[2006.09.21][China]Face value: China’s pied piper中国网络先锋

Face value

China’s pied piper
Sep 21st 2006
From The Economist print edition

Jack Ma is attracting a following among entrepreneurs in China and internet companies worldwide

ON A rainy weekend this month 10,000 businessmen, hobby traders and “netheads” gathered in Hangzhou, a pretty Chinese city near Shanghai, to talk about e-commerce. Most went to meet and swap tips with other online traders. All came to the “Alifest” to sit at the feet of Jack Ma, a pixie-sized, boyish 42-year-old who is the founder of Alibaba, an e-commerce firm, and is regarded as the godfather of the internet in China. In a country where businessmen are viewed with suspicion, his popularity is unusual. When he was invited recently to speak in Beijing’s Great Hall of the People, Mr Ma needed six bodyguards to escape a mob of online traders waiting outside to give him a hug.

Mr Ma’s rock-star status reflects how he has enabled thousands of his countrymen to become their own bosses, build businesses and make money—a dream ingrained in Chinese culture but repressed by decades of Communist antipathy to private enterprise. Alibaba has become the world’s largest online business-to-business (B2B) marketplace, Asia’s most popular online auction site and, as a result of its acquisition of Yahoo! China, the 12th most popular website in the world. That combination makes Alibaba one of the few credible challengers to the global online elite of Google, eBay, Yahoo! and Amazon.
Alibaba is far from being just a Chinese knock-off of these American giants. Indeed, they have borrowed ideas from him. “Jack is not just a Chinese visionary, but a global one. Western companies are taking pages from the Alibaba book,” says Bob Peck, an analyst at Bear Stearns. At Alibaba’s heart sit two B2B websites (alibaba.com and china.alibaba.com), one a marketplace for firms from across the world to trade in English, the other a domestic Chinese service. Rival e-commerce outfits, such as America’s Ariba and Commerce One, sought to cut multinationals’ procurement costs. In contrast, Alibaba’s intention was to build markets for China’s vast number of small and medium-sized enterprises, which make everything from cufflinks to motorcycles, by allowing them to trade with each other and linking them to global supply chains. Today, traders in America buy from Alibaba and resell on eBay.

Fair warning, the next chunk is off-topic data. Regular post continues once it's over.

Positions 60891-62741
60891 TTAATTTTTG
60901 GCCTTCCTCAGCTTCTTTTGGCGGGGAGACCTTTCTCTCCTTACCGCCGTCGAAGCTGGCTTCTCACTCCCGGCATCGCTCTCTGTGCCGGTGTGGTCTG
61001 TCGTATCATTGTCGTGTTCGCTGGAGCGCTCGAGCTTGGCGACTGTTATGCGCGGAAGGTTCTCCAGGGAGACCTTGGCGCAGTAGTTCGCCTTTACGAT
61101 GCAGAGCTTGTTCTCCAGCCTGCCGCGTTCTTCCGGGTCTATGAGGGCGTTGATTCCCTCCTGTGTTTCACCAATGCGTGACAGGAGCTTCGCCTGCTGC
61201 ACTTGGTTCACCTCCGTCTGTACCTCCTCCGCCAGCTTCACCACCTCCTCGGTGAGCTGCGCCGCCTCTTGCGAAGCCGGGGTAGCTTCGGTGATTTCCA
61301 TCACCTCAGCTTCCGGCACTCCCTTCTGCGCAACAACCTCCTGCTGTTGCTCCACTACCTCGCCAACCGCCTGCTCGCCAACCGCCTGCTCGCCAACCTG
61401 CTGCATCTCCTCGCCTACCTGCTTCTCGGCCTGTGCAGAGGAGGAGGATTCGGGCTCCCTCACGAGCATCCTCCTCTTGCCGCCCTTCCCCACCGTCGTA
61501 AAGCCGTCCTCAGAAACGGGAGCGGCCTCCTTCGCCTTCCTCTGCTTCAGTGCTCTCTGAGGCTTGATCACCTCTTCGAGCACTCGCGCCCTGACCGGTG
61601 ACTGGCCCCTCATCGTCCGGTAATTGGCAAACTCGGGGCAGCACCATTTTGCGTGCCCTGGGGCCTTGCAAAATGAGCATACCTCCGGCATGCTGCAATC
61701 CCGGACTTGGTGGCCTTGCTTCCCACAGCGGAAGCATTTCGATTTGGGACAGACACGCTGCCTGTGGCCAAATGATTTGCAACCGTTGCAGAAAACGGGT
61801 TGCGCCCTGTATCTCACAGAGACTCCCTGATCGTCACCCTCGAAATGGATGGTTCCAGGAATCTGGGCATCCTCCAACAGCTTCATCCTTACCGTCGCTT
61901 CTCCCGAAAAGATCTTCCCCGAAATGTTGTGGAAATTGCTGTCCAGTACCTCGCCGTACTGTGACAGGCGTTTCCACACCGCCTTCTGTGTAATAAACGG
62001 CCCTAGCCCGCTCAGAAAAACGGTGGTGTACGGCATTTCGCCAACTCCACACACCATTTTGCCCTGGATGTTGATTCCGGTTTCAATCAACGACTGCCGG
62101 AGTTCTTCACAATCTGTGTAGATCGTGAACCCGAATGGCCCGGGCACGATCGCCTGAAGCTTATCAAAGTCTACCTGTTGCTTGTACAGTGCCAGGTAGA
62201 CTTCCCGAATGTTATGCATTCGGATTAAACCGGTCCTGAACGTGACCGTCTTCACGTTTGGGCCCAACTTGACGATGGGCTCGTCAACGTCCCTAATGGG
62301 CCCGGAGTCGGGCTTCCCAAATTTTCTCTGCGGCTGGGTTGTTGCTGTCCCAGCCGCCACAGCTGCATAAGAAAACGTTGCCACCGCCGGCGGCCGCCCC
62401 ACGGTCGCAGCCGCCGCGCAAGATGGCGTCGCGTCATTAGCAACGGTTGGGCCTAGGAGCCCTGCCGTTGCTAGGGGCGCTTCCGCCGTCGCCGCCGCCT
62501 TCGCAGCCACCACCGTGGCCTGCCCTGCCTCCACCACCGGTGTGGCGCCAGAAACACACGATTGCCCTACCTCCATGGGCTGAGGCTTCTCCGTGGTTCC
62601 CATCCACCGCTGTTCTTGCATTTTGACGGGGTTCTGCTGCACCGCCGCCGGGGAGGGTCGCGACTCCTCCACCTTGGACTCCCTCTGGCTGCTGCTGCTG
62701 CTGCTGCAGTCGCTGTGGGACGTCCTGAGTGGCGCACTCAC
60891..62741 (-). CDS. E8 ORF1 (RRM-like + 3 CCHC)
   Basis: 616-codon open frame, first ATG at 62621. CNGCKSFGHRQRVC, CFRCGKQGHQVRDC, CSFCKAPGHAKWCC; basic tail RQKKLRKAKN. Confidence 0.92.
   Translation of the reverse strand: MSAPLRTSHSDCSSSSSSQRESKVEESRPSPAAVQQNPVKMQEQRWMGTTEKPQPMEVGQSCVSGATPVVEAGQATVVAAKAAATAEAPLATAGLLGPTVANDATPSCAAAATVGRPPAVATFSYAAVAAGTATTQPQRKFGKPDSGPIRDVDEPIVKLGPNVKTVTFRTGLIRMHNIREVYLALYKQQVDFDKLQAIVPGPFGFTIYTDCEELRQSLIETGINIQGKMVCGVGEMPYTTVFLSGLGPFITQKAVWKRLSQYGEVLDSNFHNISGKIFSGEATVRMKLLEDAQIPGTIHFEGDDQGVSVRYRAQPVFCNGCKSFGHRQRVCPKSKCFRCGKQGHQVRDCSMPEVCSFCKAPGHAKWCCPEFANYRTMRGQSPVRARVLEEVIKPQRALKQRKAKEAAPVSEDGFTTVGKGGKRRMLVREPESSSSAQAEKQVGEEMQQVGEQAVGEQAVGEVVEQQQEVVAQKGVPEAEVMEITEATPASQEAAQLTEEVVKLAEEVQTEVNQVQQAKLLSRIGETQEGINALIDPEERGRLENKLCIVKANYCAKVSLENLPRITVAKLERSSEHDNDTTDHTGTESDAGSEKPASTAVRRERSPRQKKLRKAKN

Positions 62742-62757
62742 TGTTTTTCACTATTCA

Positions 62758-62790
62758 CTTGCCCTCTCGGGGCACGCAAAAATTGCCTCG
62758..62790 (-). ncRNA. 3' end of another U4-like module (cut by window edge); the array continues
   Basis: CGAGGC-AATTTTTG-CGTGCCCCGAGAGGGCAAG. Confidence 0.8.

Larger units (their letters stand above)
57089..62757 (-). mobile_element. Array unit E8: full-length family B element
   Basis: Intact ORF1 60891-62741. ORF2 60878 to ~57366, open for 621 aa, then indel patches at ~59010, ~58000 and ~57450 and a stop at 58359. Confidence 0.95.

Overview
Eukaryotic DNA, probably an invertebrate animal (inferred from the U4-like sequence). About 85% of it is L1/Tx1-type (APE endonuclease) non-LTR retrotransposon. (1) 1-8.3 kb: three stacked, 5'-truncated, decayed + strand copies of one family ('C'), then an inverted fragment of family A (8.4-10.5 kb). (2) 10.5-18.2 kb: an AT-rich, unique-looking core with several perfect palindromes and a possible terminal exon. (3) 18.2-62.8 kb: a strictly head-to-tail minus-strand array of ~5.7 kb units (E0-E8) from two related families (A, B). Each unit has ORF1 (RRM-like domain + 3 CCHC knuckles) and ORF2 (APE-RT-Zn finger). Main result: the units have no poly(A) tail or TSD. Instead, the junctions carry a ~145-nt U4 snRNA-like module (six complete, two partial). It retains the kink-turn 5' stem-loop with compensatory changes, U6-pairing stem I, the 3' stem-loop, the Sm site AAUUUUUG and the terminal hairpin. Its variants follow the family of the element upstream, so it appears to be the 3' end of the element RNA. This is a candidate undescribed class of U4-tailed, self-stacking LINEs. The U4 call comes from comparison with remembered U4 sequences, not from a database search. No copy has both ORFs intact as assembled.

阿里巴巴远不是那些美国巨头的简单模仿者,事实上,反是后者从前者身上学到了不少点子。“马云不仅是在中国,而且在世界范围来看也是具有远见卓识的领导者。西方公司从阿里巴巴的教科书中受益良多”,Bob Peck,贝尔史登公司的一位分析师说。阿里巴巴有两个B2B核心网站:alibaba.com和china.alibaba.com,一个是服务于全球交易的以英文为基础的网站,一个是中国的区域网站。电子商务领域的竞争者,如美国的Ariba和Commerce One, 其公司的定位是为跨国公司的全球采购节省成本。而阿里巴巴的服务对象则是数量巨大的国内中小企业,使他们之间相互交易并将其纳入世界供应链的一部分,产品范围从袖扣到摩托车,几乎无所不包。如今的美国买家从阿里巴巴上采购,倒手到eBay进行销售。

Mr Ma has also led the charge into online communities and social networking, both now booming areas. In 2003 he added a consumer auction site, Taobao, that allowed instant-messaging—a feature later added to his business sites. In contrast with eBay’s relative anonymity, Taobao lets buyers and sellers get chummy through messaging and voicemail, and by posting photographs and personal details on the site. Turning e-commerce into a community of “friends” has been critical in a country beset by a lack of trust. And with 70% of China’s web users aged under 30, Taobao’s informal, blog-like format struck a chord—attracting more than 20m users. Many have now gone professional, buying goods wholesale on Alibaba and reselling them on Taobao. The story goes that, shortly after visiting Alibaba’s offices and seeing Taobao, Meg Whitman, eBay’s boss, bought Skype, an internet-telephony start-up, for its instant-messaging.